What's in your Item 19? The more information the better. Beyond gross revenues, does it include any expenses? (Note: It is extremely difficult for a franchisor to predict net profit, since each franchisee is an independent operator and both reporting methods and the types of expenses taken will vary.)
Can I achieve my goals with your concept? You're looking to buy a franchise to achieve both business and personal goals. Be prepared with a list of your most important goals to run by the sales rep. One big question to resolve in your own mind: Do you want to be a hands-on operator or hire a manager to run the business? Some franchisors require personal involvement for first-time, single-unit buyers.
Do our values and culture align? Every franchise organization has a set of values it operates under. Companies also have a unique culture, and you have yours. Do they match up well? Will you struggle to act in accordance with the franchisor's values? Will you be working with like-minded people?
Do you help with financing? Does the franchisor provide help obtaining financing? Can they recommend preferred lenders? Is the company on the SBA Registry? Where have their current franchisees found capital to start up and grow?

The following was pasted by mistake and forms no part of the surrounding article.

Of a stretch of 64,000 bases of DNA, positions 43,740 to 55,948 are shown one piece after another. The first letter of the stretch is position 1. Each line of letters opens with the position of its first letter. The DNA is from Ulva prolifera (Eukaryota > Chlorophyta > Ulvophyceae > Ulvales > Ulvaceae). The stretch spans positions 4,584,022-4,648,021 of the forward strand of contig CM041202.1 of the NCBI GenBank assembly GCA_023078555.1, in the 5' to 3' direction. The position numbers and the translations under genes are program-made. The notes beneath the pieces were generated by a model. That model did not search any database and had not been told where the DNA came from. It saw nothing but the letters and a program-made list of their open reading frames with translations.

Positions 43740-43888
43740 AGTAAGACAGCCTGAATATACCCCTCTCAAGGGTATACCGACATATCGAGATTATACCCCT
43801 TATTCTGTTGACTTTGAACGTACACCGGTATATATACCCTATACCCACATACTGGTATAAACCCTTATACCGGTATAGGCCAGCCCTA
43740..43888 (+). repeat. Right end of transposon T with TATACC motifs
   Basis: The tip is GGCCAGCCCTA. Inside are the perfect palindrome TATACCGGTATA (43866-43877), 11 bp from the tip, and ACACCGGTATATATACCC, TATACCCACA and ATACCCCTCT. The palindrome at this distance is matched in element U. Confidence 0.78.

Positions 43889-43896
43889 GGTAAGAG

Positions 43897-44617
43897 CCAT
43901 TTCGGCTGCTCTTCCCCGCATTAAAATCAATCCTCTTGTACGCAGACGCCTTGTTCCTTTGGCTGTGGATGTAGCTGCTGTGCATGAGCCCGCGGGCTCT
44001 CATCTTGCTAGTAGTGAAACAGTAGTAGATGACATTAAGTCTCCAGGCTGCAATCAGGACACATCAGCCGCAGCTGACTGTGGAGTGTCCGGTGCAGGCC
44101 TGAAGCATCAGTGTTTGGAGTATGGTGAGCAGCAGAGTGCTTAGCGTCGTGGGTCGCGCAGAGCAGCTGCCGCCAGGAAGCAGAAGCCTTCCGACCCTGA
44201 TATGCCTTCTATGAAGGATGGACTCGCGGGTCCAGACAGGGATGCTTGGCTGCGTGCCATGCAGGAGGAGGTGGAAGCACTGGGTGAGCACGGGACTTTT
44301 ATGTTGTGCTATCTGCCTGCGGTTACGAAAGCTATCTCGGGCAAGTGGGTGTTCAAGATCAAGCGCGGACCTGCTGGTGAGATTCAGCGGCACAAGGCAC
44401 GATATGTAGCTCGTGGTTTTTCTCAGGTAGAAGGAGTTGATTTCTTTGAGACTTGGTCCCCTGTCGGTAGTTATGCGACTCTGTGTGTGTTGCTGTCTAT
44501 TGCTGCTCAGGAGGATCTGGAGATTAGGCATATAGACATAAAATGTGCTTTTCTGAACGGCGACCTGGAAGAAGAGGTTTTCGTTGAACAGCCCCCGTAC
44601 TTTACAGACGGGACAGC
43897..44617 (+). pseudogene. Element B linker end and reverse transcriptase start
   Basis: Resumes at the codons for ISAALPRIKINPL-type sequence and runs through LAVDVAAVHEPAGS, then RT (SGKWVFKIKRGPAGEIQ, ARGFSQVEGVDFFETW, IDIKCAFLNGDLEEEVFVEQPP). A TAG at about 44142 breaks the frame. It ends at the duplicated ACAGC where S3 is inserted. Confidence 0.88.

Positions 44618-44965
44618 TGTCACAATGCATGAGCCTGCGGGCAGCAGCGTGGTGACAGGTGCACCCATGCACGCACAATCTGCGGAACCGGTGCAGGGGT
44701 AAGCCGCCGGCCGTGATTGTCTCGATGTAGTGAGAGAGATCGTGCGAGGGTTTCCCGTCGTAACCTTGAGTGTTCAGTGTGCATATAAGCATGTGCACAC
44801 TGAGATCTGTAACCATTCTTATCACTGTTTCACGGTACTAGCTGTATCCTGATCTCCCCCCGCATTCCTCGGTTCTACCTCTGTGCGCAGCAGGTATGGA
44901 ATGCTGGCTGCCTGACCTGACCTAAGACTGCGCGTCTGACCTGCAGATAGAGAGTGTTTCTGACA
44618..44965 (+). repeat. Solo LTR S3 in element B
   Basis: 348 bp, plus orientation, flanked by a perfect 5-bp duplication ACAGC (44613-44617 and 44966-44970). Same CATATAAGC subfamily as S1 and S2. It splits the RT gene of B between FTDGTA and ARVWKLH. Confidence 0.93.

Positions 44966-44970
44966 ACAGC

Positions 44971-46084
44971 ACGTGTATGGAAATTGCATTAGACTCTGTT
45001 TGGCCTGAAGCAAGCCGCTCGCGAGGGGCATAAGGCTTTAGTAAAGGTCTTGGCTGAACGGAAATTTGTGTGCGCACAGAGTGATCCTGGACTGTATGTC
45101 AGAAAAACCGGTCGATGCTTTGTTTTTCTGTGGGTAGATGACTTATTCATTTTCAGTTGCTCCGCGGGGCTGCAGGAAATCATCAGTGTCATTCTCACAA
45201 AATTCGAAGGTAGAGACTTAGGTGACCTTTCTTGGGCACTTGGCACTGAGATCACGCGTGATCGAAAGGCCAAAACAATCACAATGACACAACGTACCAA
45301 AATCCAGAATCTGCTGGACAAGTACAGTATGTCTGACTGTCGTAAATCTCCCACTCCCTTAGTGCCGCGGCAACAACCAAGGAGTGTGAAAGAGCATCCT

Are you offering any financial incentives or deals? Many franchisors offer veterans, minorities, and women discounts on the franchise fee and/or reduced royalties to help the business get off the ground. Franchisors also will offer deals on specific geographic areas they're interested in expanding into. During the Great Recession, many franchisors offered limited-time deals that included no franchise fee or royalties for 6 to 24 months, discounts on additional units, and even money-back guarantees. (But read the small print!).
How do you resolve disagreements or disputes? Does the franchisor call in their lawyers and pull out the Franchise Agreement, or say, "Let's sit down and work this out together?" Does the brand have a history of franchisee lawsuits? Misunderstandings and disagreements are bound to arise. How the franchisor handles them is a good indicator of how much (or how little) they value a good relationship with their franchisees.